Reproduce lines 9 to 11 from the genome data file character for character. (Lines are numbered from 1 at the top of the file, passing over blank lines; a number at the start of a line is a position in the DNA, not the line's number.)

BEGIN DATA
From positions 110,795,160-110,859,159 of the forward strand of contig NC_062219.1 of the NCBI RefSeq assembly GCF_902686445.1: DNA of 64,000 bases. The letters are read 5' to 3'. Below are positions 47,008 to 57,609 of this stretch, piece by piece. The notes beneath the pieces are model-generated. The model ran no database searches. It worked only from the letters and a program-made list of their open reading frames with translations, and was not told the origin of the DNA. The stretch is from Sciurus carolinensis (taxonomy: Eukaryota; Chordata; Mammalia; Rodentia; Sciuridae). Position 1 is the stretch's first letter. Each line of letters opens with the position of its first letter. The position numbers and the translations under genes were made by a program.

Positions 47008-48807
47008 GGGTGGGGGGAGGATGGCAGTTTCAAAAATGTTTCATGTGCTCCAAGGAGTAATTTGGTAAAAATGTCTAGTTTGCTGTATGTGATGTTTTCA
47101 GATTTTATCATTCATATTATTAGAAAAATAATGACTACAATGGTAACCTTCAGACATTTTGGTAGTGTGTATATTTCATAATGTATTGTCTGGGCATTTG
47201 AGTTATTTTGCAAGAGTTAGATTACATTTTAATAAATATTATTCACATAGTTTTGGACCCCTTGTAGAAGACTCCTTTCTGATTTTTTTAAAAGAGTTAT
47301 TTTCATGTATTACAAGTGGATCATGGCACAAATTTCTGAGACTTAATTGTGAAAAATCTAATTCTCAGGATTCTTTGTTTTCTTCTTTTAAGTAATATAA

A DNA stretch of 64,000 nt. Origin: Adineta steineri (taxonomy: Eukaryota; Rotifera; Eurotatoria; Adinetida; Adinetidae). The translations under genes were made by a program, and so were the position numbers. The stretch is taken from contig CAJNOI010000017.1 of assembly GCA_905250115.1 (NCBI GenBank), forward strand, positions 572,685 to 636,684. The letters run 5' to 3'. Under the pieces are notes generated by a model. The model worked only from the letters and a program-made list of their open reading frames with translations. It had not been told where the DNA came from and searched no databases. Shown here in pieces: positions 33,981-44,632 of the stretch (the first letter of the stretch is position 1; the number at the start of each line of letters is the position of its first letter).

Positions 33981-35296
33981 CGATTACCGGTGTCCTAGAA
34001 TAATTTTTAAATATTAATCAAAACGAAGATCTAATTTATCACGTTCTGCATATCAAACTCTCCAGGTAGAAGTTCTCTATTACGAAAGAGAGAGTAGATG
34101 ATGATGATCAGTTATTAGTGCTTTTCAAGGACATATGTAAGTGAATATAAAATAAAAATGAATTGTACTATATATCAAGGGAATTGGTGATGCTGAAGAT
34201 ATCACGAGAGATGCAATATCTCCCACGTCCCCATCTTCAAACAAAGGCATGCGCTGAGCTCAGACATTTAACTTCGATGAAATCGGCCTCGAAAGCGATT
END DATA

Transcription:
33981 CGATTACCGGTGTCCTAGAA
34001 TAATTTTTAAATATTAATCAAAACGAAGATCTAATTTATCACGTTCTGCATATCAAACTCTCCAGGTAGAAGTTCTCTATTACGAAAGAGAGAGTAGATG
34101 ATGATGATCAGTTATTAGTGCTTTTCAAGGACATATGTAAGTGAATATAAAATAAAAATGAATTGTACTATATATCAAGGGAATTGGTGATGCTGAAGAT